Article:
Plagiarism uncovered by Mackinac Center; University used "fairly ridiculous" methods to dodge FOIA request for information about investigation
A Michigan State University professor accused of plagiarism by the Mackinac Center for Public Policy due to his published study on school consolidation has been found guilty of “research misconduct,” according to the Grand Rapids Press.
The newspaper reports that an MSU research integrity committee found that Sharif Shakrani had committed plagiarism in a 2010 school consolidation study and also three other articles published in 2008 and 2009 in MSU’s magazine “New Educator.” The newspaper says that no decision has yet been made regarding any sanctions Shakrani will face.
Michael Van Beek, the education policy director at the Mackinac Center for Public Policy, uncovered the plagiarism while studying Shakrani’s work on consolidation of schools.
The Mackinac Center for Public Policy submitted a Freedom of Information Act request seeking emails and other details about the MSU internal investigation regarding Shakrani’s plagiarized study. MSU replied with a response that was full of redactions, including the redaction of one of Michigan Capitol Confidential’s own articles on Shakrani. The Center’s senior legal analyst characterized the school’s FOIA compliance as “fairly ridiculous.”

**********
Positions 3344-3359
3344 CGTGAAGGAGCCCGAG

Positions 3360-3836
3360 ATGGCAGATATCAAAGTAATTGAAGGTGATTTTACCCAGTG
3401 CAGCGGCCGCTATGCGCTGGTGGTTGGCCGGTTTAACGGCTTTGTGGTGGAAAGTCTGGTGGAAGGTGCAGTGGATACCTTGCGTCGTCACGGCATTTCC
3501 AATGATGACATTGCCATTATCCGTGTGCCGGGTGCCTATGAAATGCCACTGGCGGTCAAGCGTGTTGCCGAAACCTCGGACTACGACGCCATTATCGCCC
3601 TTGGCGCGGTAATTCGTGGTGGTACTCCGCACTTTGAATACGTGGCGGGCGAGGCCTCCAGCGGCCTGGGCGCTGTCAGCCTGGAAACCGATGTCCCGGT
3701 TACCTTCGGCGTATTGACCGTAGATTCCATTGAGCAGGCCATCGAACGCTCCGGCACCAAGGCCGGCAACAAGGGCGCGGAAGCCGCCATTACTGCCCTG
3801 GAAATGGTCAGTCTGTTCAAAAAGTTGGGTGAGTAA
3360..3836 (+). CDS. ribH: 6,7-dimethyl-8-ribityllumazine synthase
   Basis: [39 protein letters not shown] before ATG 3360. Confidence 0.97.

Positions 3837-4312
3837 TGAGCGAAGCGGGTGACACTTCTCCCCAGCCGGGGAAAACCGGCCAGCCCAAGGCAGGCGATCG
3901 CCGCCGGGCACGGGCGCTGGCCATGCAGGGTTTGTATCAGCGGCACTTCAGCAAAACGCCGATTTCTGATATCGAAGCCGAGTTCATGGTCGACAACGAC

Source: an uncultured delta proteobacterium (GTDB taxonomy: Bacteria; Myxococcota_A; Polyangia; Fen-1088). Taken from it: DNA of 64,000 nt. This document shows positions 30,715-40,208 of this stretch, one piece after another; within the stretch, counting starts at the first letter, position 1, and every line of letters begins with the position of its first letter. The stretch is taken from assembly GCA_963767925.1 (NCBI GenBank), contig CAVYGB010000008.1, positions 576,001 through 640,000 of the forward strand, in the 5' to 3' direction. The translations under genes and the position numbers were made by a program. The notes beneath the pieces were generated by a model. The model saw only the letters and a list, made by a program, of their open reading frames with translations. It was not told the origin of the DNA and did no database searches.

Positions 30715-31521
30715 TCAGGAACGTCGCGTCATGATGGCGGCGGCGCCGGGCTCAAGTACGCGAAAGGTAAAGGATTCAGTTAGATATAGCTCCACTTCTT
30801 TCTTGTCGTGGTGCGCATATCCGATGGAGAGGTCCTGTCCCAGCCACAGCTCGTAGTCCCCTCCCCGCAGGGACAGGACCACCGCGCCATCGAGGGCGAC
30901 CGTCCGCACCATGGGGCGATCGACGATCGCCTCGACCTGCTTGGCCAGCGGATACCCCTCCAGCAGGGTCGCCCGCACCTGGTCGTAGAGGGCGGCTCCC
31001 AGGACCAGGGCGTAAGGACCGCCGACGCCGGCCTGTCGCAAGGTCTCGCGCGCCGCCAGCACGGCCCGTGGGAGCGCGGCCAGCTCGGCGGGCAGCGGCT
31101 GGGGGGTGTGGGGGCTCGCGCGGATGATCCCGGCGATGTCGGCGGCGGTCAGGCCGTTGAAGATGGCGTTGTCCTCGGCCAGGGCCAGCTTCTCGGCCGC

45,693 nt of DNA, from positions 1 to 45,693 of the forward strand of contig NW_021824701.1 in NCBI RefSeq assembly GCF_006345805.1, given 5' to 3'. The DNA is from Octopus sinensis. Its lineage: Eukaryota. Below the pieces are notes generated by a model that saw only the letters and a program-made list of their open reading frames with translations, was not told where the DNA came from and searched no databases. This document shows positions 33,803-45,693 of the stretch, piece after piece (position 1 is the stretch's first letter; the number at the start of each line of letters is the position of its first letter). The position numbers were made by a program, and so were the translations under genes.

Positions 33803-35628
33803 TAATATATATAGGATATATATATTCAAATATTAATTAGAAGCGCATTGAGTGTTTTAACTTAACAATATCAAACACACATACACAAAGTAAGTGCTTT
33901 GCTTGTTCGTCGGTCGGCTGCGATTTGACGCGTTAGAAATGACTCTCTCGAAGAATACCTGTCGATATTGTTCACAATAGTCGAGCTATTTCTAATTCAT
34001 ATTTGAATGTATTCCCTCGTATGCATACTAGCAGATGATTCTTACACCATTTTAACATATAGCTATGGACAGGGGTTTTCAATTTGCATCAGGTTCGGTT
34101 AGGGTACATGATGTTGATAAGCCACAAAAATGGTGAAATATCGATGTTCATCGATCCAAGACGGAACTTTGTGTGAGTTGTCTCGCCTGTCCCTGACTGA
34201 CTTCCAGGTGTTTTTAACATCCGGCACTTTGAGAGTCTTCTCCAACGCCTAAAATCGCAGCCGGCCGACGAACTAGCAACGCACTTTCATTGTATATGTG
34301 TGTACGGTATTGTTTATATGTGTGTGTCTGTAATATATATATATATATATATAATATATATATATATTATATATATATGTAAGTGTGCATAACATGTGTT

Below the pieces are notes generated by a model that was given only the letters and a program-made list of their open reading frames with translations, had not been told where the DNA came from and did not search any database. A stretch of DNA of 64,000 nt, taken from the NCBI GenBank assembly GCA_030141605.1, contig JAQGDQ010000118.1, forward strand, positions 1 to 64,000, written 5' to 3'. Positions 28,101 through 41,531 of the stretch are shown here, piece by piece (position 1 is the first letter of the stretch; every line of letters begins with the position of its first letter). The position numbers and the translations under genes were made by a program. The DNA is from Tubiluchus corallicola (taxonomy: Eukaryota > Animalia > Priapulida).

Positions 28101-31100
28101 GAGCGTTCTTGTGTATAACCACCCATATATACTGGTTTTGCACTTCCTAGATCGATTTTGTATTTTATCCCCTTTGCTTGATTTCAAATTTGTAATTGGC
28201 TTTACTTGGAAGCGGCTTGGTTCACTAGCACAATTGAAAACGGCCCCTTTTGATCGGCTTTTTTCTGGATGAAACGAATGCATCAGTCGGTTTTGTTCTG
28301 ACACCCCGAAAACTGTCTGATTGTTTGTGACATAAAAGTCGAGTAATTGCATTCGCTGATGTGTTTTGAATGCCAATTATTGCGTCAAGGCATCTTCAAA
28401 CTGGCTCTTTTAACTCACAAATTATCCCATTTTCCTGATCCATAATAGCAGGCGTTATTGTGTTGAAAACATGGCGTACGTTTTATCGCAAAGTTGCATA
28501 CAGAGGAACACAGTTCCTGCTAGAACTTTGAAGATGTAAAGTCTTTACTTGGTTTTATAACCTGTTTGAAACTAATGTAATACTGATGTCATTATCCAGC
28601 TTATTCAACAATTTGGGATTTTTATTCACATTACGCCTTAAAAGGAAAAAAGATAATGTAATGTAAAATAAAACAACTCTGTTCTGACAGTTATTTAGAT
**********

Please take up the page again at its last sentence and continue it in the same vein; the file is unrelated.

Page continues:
Shakrani’s study received a lot of publicity in the media, but plagiarism wasn’t the only concern.
A second MSU study on consolidation of schools was conducted by MSU professor David Arsen. He called Shakrani’s findings “wholly invalid,” and added other criticisms of the study’s methodology.
Shakrani said much of his work on the consolidation study was based upon the work of Syracuse professor William Duncombe. But when confronted with Shakrani’s work, Duncombe said he would not endorse Shakrani’s work because the research was “misapplied” and “oversimplified.”
The Mackinac Center initially revealed the concerns about Shakrani’s work in August of last year. Michigan Capitol Confidential noted in January that while charges of academic dishonesty against students can often be resolved within the collegiate term wherein the alleged violation took place, investigations of professors can take a full year.
“There is a definite double standard,” said Jonathan Bailey, a plagiarism consultant who researches content theft for PlagiarismToday in New Orleans, speaking to Michigan Capitol Confidential for an article posted on January 1. “The reason we see this double standard, these schools are much more intimidated going up against their staff than their students. … With a professor, it’s much rarer and much more scandalous and embarrasses the school in a much grander way. There is a lot more feet dragging.”